Lady Baltimore, the 1906 novel by Owen Wister, might not ring a bell, but you may have heard of the cake that’s described in the story. It’s a real Southern belle of a layer cake, sandwiched together with a creamy filling that’s filled with figs, raisins and pecans, and covered with a thick coating of seven-minute frosting.
According to food historians, the original Lady Baltimore Cake was probably made in Charleston, S.C., by a woman named Alicia Rhett Mayberry. Mayberry gave the cake to Wister, who liked it so much that he wrote about it in his book. In the story, a man enters a tearoom and orders a cake called Lady Baltimore for his wedding. Another customer asks the waitress to bring him a piece of the cake, and he is so taken with it, he writes, “It’s all soft, and it’s in layers, and it has nuts, but I can’t write any more about it; my mouth waters too much.”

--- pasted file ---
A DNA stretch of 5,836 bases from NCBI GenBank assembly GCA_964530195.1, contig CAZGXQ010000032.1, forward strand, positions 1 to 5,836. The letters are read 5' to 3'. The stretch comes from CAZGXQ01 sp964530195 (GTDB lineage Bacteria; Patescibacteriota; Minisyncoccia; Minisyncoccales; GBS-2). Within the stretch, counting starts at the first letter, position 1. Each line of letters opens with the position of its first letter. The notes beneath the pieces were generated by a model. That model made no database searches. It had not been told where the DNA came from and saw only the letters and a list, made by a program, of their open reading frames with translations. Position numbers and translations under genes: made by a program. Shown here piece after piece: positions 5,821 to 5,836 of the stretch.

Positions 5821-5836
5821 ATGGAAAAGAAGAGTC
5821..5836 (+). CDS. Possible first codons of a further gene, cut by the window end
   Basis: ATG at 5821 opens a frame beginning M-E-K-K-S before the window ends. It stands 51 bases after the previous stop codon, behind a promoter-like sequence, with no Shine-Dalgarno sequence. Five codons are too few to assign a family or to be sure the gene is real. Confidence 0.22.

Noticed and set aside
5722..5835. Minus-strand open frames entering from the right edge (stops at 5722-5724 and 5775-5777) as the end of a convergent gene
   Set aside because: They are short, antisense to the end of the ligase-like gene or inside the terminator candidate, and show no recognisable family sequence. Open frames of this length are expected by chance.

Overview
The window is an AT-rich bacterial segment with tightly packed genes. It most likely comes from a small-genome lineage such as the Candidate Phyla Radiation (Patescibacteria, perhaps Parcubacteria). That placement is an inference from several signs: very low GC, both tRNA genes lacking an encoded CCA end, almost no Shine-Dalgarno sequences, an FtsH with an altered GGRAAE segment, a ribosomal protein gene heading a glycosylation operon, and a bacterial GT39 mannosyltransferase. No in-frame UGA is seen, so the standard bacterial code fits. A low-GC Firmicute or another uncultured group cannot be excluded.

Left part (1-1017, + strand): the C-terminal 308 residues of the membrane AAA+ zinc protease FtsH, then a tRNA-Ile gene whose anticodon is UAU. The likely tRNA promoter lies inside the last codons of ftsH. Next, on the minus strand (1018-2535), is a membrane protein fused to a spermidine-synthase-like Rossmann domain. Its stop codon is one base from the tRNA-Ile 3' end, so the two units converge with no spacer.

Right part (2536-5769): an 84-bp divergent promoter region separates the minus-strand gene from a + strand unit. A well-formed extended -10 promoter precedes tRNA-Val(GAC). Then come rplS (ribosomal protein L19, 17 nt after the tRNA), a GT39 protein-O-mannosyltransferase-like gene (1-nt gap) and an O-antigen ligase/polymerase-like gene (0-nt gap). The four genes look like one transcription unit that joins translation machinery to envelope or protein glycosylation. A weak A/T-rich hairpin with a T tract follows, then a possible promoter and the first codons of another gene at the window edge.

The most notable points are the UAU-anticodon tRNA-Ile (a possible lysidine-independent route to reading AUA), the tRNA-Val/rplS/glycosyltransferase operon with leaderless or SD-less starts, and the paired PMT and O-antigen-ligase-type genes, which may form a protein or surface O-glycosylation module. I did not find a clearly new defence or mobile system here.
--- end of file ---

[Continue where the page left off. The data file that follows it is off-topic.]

That was all readers had to know. Lady Baltimore Cake became an instant hit, and everyone was baking it. Like many Southern desserts, Lady Baltimore Cake is very sweet. Related to Lane Cake or Silver Cake, the batter is made with egg whites, and the layers are pristine white. For the filling, part of the seven-minute frosting is mixed with dried fruits and nuts, and the rest is spread over the cake. Lord Baltimore Cake, which also has an uncertain history, is made with egg yolks, but instead of fruit and pecans, the filling has crumbled macaroons, candied cherries and nuts. They are both showstoppers, and either is perfect for your Easter dinner dessert.
By Jean Kressy, a food writer in Ashburnham, Mass.